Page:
Each day this week we will be counting down to NZ Fashion Week 2013 with a series of interviews with key people behind the scenes. Today, we talk to NZFW's official photographer Michael Ng.
What are you doing at fashion week this year?
Primarily I photograph every outfit or the silhouettes as each comes down the runway. I try to capture a moment in time which shows off the garment at its best. Sometimes this is a challenge when the models don't understand fully why they need to walk where they have been shown, so the media can capture amazing looking outfits which the buyers will order from the designers and the public get to buy in the stores six months or so later. I also try to have a look backstage before every show to see what the garments look like, the colour palette the designer has selected, what the hair styles and how the make-up has been applied.
How many years have you been involved in the event?
I have been photographing NZ Fashion Week since the beginning and this will be my 10th year as the official photographer.
How many photos do you take during the week? Do you attend every show, and photograph every outfit?
On average I would say between 20 to 30 shots per outfit. A lot depends on the length of the runway, how fast the music is, how fast will the model walks down the runway and if they stop for a moment or two.
Last year I think I shot around 30,000 or 40,000 pictures during the week, so luckily the cost of hard drive storage has come down. I attend every show on the schedule so it can get to be a rather long day. Throughout the week, my team and I usually are the last to leave each night and one of the first on site each morning. Every outfit has to be photographed.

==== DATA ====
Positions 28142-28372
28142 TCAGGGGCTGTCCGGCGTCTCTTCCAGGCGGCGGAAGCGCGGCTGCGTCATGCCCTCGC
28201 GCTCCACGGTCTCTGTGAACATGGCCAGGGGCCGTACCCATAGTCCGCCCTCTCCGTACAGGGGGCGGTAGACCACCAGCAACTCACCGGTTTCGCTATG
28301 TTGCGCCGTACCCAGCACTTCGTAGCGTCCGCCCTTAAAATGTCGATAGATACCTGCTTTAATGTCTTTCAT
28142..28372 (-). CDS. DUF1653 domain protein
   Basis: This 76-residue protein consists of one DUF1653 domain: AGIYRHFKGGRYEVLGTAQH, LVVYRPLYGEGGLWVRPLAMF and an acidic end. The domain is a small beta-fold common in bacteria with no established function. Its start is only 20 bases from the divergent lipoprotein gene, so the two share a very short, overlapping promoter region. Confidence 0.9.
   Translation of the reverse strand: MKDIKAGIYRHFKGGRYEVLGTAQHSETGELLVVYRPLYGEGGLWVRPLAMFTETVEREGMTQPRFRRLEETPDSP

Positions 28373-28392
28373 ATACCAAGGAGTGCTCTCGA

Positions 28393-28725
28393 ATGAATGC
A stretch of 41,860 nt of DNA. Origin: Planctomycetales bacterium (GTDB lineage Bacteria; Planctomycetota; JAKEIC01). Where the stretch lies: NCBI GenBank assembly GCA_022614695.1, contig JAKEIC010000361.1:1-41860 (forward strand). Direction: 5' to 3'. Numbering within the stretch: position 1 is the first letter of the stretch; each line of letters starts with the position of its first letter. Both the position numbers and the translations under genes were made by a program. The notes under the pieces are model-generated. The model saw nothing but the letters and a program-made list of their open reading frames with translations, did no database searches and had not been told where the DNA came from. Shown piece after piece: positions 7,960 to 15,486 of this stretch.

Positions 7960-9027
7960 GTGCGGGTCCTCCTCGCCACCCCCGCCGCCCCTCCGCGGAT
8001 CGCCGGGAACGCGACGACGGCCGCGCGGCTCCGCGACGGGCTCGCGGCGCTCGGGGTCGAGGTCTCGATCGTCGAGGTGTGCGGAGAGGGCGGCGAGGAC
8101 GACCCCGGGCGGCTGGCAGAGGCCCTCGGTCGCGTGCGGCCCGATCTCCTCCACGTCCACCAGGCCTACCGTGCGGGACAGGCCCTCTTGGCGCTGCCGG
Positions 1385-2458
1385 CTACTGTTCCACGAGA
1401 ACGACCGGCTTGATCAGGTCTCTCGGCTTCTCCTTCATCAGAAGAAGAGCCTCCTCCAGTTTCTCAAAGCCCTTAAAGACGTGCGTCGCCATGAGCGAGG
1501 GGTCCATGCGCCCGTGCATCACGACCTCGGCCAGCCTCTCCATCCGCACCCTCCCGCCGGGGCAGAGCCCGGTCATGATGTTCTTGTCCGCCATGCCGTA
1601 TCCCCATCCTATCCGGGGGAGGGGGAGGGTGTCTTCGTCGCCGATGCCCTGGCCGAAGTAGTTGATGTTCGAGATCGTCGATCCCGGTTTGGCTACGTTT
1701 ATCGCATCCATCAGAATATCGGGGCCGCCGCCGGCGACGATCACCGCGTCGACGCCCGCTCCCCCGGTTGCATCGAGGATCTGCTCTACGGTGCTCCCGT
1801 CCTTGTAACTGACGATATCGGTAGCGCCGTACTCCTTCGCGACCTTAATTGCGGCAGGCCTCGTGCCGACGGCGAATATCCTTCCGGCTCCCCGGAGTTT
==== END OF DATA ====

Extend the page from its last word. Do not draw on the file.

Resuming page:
The photographer's pit is known for being a bit cut throat. Describe it for us?
I prefer to call it the media riser rather than the photographer's pit, but it is not as cut throat as it's made to sound. There is a certain protocol on the media riser and as the official photographer I get to mark out my preferred shooting space but I also look after the official TV broadcasters and the main media outlets.
I try to make sure all the other media get a position they are happy with as we are all working the same goal to get good pictures. I'll also advise the production team as to what type of riser work best for each venue but sometimes this is not possible due to space or other restrictions.
Sometime an over-enthusiastic or inexperienced photographer will jump on and off or move around the media riser during a show which ruins the usable footage and upsets other photographers' concentration, so I'll remind them not to do that . . . but in a nice way.